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Department of Health & Human Services, Centers for Medicare & Medicaid ServicesLTSS ResearchCognitive Assessment ToolsDecember 15, 2017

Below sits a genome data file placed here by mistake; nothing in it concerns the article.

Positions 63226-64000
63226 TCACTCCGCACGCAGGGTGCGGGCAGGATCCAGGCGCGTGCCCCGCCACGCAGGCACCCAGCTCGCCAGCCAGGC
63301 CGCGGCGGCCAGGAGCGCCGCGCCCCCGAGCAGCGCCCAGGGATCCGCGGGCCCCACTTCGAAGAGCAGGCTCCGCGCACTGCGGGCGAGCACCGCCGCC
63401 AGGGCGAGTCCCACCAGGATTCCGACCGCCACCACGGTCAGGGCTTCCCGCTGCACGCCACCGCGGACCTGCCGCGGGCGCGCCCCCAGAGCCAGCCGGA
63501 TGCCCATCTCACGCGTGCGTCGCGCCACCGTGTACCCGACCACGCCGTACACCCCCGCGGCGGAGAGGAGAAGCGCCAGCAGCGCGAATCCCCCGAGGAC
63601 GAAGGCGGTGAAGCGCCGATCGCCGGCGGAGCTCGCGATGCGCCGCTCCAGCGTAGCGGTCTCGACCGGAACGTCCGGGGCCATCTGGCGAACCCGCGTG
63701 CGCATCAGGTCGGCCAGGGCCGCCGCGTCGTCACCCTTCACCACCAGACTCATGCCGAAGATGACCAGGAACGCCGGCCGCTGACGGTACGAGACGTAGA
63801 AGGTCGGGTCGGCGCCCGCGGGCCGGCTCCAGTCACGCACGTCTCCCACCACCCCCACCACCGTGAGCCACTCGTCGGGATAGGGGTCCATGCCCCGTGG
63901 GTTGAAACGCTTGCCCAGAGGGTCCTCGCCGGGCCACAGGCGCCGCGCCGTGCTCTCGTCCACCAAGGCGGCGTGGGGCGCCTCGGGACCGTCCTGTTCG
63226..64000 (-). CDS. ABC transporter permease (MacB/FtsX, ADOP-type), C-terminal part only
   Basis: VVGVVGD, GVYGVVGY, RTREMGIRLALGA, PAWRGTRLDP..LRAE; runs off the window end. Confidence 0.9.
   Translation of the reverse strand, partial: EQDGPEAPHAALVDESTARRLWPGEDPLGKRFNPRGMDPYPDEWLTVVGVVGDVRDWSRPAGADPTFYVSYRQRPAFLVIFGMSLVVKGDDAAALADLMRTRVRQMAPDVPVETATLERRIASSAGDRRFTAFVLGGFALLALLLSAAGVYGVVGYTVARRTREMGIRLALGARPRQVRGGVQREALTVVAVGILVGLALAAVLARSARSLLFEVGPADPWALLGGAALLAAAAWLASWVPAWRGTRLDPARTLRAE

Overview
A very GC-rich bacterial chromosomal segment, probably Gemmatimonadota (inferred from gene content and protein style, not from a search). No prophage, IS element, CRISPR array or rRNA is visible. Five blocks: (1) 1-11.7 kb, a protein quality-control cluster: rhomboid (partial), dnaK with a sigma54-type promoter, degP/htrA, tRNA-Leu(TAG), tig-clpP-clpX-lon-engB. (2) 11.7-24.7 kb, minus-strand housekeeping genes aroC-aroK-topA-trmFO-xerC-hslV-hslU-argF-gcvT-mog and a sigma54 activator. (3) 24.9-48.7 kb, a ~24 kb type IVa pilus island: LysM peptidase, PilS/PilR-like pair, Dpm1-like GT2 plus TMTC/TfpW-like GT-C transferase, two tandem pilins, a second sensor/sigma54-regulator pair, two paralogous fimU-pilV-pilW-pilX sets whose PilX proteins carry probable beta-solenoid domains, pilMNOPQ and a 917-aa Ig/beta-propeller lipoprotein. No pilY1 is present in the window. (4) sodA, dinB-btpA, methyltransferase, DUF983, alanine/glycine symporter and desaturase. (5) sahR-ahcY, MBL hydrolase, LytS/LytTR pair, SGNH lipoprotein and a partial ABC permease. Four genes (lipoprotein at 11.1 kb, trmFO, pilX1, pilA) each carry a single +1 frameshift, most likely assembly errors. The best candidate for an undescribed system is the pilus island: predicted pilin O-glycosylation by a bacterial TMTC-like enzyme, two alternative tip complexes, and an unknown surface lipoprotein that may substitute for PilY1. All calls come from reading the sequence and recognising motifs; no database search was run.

LTSS ResearchCognitive Assessment ToolsContentsIntroduction . 2Cultural Considerations. 2Cognitive Assessment Tools . 2Cognitive Assessment Profiles . 3Mini-Cog . 3Memory Impairment Screen (MIS) . 4General Practitioner Assessment of Cognition (GPCOG) . 4Montreal Cognitive Assessment (MoCA) . 5Saint Louis University Mental Status (SLUMS) . 5Mini-Mental State Examination (MMSE) . 6References . 7This publication was supported by GS-00F-0012S/HHSM-500-2016-00065Gawarded by the Centers of Medicare & Medicaid Services. The opinions,findings, conclusions, and recommendations expressed in this publicationare those of the authors and do not necessarily represent the official positionor policies of the Department of Health and Human Services or the Centers forMedicare & Medicaid Services.1